And Smith names her characters with intention: Like’s Ash burns her own history by torching her diaries; Eve in The Accidental authors reinventions of actual peoples’ lives and then recreates herself; Lise of Hotel World works for a company that promotes the accumulation of material things while her alter-ego, Else, is homeless. In Spring Florence jokes with Brit that they are “Florence and the Machine,” the name of a popular music group, yes, but also a recognition that as a detention center employee, Brit works for the metaphorical government “machine” that is incarcerating refugees. By showcasing the prismatic meanings and usages of words, Smith creates “word art” within the novels and produces a layering or Russian nesting doll effect: each book, itself a work of art, converses with various other artworks.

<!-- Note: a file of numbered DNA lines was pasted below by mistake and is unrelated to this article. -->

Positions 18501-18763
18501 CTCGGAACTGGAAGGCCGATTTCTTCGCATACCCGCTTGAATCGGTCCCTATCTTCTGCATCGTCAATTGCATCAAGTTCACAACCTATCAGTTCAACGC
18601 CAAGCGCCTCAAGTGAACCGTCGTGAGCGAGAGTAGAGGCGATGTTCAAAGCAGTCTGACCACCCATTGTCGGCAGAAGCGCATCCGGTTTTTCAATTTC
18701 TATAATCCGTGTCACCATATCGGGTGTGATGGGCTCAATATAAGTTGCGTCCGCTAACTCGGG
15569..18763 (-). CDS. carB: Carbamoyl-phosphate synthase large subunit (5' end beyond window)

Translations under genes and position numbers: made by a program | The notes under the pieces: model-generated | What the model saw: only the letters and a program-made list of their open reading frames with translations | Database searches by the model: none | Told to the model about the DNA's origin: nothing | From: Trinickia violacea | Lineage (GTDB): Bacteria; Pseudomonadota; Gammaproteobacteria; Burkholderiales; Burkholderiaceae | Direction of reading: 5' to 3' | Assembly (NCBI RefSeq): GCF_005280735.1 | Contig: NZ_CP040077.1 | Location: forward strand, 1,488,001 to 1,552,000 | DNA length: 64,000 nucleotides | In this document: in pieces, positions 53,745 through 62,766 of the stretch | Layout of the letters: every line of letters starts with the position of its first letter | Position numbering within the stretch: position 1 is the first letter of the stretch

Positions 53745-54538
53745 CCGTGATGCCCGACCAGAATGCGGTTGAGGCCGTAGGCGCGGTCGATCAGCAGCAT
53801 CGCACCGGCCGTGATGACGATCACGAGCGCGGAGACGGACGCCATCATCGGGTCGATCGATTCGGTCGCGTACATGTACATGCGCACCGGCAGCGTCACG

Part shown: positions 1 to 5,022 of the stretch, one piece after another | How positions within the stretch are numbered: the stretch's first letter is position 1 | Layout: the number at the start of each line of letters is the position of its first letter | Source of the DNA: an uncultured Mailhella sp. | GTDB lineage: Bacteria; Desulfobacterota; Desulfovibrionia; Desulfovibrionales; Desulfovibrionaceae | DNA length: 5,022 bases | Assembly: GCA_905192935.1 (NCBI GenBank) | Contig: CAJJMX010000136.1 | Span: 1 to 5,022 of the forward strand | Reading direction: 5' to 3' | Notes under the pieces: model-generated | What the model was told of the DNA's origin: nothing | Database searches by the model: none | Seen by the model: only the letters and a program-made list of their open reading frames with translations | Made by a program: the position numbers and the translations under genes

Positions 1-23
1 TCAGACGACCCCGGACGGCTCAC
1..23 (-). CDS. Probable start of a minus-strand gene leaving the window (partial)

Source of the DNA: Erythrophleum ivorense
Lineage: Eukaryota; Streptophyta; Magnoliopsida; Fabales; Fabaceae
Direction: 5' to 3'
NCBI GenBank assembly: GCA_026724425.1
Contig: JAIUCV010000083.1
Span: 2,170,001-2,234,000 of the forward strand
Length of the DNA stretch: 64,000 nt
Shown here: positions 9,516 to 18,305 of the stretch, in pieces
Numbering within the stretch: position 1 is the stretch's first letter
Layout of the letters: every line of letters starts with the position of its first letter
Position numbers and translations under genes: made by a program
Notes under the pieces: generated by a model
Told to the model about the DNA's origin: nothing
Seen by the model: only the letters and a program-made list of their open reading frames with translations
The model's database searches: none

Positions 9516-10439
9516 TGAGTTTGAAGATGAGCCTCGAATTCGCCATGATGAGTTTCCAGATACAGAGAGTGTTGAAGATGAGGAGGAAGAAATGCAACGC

Smith encourages readers to be “artful,” that is to appreciate art as more than the art object or the thing experienced, but also as the act of experiencing it. Art is not self-contained. Paintings such as John Duncan’s “St. Brigid,” depicting an angel whose floating foot continues beyond the work’s painted border in Like, and Francesco del Cossa’s “Portrait of a Man with a Ring,” in which the subject’s finger reaches out over the portrait’s frame in How to Be Both, symbolize art’s seamless continuity with life. So too with nature: more than a tree, or a rabbit, or a waterfall, nature is the experience of living within nature. Our personal experiences with art and nature have the power to transform us. Reading Ali Smith allows one to hope that these individual transformations, collectively, hold the promise of a better world.